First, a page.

“The amount of food waste caused by a sudden lockdown is staggering – if they had been given warning then it could have been sent to other places, but now food banks will be overwhelmed and they typically only take non-perishable goods."
FareShare distributes surplus food to charities that turn it into meals, with almost 60 million meals made from donated food.
They are encouraging Lancashire schools to work with their local authority to donate surplus foods which would be redistributed to communities in need.
Jeff Green, manager of the Lancashire Food Redistribution Centre, run by Recycling Lives Charity as part of the national FareShare network, said: "We've every faith that schools won't let this food go to waste. We know that schools are at the heart of their communities and will know the families who will benefit most from taking the surplus.
"We already work with dozens of schools across the county who use goods we provide to deliver clubs for pupils and food parcels for families in crisis, while also reducing food waste.
"Should any schools find they have more goods than they are able to redistribute, we would encourage them to talk to their local authority. We will then be able to work with them to redistribute the food to other communities and charitable groups."
Lindsay Boswell, FareShare chief executive, said: “Whilst we are yet to see an increase in the amount of surplus food diverted to us from the hospitality and food service sectors since the announcement of the lockdown and school closures, what we do know is that FareShare has more than doubled the amount of food distributed across the UK since March 2020, to over 2 million meals each week.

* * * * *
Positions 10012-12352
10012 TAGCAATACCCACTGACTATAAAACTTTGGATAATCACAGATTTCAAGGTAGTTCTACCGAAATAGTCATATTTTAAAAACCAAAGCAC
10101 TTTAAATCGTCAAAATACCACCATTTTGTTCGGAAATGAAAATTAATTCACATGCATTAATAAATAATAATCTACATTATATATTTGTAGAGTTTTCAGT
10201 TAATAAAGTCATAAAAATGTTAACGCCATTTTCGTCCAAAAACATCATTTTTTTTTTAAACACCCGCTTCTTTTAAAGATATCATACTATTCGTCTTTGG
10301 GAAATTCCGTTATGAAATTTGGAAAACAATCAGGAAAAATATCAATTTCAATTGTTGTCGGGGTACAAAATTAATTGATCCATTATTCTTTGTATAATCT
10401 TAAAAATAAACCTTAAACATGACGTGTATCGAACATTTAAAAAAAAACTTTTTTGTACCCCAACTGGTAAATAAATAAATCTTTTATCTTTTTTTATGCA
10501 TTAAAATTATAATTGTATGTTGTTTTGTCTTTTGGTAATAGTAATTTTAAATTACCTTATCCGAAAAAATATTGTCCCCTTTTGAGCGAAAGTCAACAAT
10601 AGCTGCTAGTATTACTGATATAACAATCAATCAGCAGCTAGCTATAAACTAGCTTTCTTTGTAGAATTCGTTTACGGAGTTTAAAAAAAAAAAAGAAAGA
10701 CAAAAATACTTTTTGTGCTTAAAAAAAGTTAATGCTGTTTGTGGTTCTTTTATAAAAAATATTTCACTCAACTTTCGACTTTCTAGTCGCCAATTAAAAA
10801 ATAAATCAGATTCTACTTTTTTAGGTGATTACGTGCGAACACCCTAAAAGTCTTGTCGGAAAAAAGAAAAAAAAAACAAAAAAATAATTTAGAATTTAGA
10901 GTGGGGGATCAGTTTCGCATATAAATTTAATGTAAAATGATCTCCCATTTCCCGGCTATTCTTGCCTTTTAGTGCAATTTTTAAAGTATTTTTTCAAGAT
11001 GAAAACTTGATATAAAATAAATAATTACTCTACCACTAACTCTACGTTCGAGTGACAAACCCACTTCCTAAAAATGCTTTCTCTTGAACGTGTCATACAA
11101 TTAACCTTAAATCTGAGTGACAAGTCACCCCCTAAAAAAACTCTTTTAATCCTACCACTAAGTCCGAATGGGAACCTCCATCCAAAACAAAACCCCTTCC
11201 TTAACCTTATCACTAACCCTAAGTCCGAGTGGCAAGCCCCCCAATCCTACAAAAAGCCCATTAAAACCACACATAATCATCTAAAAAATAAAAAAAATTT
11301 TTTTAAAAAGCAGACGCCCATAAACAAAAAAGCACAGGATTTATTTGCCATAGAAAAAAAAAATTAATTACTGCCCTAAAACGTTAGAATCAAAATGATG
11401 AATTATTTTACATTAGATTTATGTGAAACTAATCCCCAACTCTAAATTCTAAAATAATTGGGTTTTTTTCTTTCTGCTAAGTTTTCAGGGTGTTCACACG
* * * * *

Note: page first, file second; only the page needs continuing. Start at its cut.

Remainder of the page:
“Not only this but in the first five months of 2020 we also saw a 715 per cent increase in the amount of food we redistributed from the food service industry – which includes commercial caterers supplying schools – onto frontline charities nationwide.
“Whilst the nature of the food supply chain is that surplus food arises in unpredictable ways, we have years of expertise of safely and quickly redistributing the food industry’s surplus onto the communities who really need it.
"We are ready to work immediately with the food industry and charities across the UK, to work towards our mission of ensuring that no good food goes to waste.”
County Councillor Phillippa Williamson, Cabinet Member for Children, Young People and Schools, said: "According to our information, most Lancashire schools have chosen to remain open to support vulnerable pupils and the children of key workers. Some staff will also be in school for these pupils.
"Food is still available for those who are still attending school, but this could involve reduced menus due to the numbers in schools, which helps to reduce waste.
"Deliveries which are planned for this week have been reduced, to accommodate the levels which will now be needed by each school."
Thanks for reading. If you value what we do and are able to support us, a digital subscription is just £1 per month for the first two months. Try us today by clicking here.